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Monday, July 22, 2013

CA Natives In Containers

Some of tonight's high points: 

Seen as hard to grow
Cultivated only in the last 100 or so years – many not even for 50
Most plants in our gardens have been under our cultivation for over 500 years

Why Grow Natives At All?

Save water – even in containers, CA natives are more thrifty with water than most ornamentals
Lower maintenance – some attention, but mostly in containers they are fussless
Lower pesticide use – CA native plants haven't yet grown dependent on human care takers and so have good resistance to pests that you don't find in many cultivated plants
Invite wildlife into your garden – native plants are food for hummingbirds and other birds, butterflies, and many other insects – including many beneficial ones prefer CA natives
Supports a local ecology – even your one or two CA native containers can provide some of the destroyed native habitat for a few animal or insect species

Some thoughts on Growing Native species

We are a part of the Mediterranean Climates,
Mediterranean Climate notes: at or near 40º latitude; long very hot summers, short, cool and more or less wet winters, Mediterranean, South Africa, Australia, Chile and us.
While a large number of our plants in cultivation are also Mediterranean in origin, our plants have a much longer and more pronounced dry spell – most drought seasons in Mediterranean climates are much shorter than ours – i.e. Rome has an average of six months of drought while LA has closer to 9 months.

Our soils also are more alkaline than other systems as well as being mostly Nitrogen free.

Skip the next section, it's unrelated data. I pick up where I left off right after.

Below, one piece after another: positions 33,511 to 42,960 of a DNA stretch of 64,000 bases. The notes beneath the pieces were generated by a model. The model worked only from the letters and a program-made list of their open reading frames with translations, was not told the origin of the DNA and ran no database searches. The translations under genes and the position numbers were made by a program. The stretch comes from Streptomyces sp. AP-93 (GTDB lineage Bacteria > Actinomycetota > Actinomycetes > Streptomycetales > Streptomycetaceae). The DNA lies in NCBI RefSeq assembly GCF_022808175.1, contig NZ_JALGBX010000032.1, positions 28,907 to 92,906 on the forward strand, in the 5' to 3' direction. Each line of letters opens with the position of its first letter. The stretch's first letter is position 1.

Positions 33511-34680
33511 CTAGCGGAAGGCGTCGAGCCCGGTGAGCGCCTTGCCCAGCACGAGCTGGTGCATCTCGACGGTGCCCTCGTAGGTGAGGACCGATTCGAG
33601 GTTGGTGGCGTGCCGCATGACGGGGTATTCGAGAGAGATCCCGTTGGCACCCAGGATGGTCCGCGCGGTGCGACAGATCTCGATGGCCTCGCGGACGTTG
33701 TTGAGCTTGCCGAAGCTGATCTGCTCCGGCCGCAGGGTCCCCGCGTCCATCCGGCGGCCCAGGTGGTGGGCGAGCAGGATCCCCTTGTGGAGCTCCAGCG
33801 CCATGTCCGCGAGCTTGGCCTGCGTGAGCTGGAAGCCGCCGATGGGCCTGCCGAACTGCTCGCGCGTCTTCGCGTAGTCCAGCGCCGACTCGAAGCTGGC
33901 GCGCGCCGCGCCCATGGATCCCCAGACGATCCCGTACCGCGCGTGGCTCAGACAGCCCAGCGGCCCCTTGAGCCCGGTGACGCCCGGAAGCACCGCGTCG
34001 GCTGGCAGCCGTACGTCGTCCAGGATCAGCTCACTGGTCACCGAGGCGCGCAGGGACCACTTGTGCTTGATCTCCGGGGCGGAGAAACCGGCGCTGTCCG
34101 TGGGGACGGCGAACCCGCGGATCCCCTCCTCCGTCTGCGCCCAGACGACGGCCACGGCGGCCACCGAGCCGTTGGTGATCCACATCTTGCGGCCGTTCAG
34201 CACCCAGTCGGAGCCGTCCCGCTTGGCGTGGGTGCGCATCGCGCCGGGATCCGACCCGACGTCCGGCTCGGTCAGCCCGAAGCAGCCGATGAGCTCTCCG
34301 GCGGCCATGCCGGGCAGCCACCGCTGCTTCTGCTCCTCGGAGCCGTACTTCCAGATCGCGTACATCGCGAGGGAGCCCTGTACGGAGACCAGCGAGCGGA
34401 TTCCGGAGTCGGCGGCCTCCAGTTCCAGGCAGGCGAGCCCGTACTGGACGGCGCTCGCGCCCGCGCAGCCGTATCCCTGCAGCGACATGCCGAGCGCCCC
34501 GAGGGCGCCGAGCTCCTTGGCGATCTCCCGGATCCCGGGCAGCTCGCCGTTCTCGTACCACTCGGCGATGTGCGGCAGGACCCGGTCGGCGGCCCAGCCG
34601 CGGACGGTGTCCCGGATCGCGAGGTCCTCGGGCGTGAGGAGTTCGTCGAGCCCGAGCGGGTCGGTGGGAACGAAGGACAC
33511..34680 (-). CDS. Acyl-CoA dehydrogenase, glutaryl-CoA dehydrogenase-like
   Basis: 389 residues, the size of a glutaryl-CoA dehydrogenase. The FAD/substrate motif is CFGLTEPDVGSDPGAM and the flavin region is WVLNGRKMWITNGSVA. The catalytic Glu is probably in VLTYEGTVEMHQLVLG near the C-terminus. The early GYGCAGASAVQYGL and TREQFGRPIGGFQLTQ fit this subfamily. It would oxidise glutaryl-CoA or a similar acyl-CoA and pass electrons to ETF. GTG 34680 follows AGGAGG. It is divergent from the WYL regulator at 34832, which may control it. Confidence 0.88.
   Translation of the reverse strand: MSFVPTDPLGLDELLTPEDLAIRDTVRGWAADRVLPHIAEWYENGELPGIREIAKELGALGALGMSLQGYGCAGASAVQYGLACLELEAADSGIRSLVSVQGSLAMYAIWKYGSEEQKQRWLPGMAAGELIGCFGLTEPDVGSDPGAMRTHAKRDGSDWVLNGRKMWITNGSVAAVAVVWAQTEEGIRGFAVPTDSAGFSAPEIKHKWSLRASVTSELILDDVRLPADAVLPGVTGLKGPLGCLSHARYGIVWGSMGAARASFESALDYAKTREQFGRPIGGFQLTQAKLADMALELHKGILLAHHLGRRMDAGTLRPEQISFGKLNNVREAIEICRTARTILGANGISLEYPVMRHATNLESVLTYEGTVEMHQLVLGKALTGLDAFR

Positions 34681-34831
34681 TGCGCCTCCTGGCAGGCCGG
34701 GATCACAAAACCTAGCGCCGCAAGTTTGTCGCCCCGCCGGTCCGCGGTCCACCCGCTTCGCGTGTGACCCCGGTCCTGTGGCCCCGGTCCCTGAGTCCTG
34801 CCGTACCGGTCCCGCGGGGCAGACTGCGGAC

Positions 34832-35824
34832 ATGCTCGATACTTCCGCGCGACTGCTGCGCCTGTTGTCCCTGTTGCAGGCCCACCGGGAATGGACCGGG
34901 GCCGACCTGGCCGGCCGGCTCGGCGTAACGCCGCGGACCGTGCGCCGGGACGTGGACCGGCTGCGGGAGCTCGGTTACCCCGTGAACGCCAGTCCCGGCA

These complicate our ability to grow CA natives in ANY cultivated form – let alone in containers.

Keys to Success With Natives in Containers

Try to purchase healthy plants and, especially when just starting out, act conservatively following set scripts as best as you can. Try to plant containers with plants selected from one plant community – i.e. all plants from Oak Woodland, or all Chaparral or some other ecosystem – do not mix desert plants with montane plants. Select plants with similar needs and from similar growing conditions. Some of the CA Native plant communities include:
northern or southern Oak woodland
valley grassland
coastal sage scrub
mixed evergreen and redwood forest
Do not try to bring plants from distant ecosystems into our climate – borrow only from nearby ecosystems that might actually work here.

Learn from your local CNPS chapter – there is the Los Angeles/Santa Monica Mountains Chapter and the San Gabriel Mountain Chapter – both have meetings, programs and plant sales as well as members that can provide a neophyte with a great deal of information.

In addition there is the Theodore Payne Foundation with classes and a nursery out in Sun Valley (and on the web) and Rancho Santa Ana Botanical Garden has their Grow Native Nursery on the grounds of the Veteran's Administration in West Los Angeles.

Plant your natives at the proper time of year. Experienced gardeners can get by planting natives almost any time of the year, but most beginners will want to start their gardens in the fall when the plants will be the most vigorous and likely to succeed.

Established Natives need minimal supplemental water in the ground, but plants in containers MUST be watered, not as much it's true, but they MUST be watered enough. Certainly just planted natives MUST be watered often enough to establish. Use your finger – try for a consistently lightly moist soil. Not too wet, not completely dried out.

Fill your container with a lose free draining soil – LGM Cactus mix is preferred by many nurseries because it does contain CA mycorrhizae and is a good fast draining mix. Use no fertilizers with CA Natives – do mulch if at all possible using some sort of CA plant duff to cover the soil if you can. Anything is better than nothing.

With no fertilizer and low water, growth will be slow minimizing pruning needs etc.

If you get into this and decide to go wild collecting: it is illegal on CA public lands to collect wild plants or seed. Collecting plants or seed on private land, while legal, can be fraught difficulties – never collect more than half the seed of a well established stand of natives – much less if it is not a large stand. You may safely collect more seeds from perennials because they will survive to put out seed another year. NEVER collect any more seed than you can use in the very immediate future!

Try to use ethical commercial sources of seed. Larner Seeds, plant societies, or TPF


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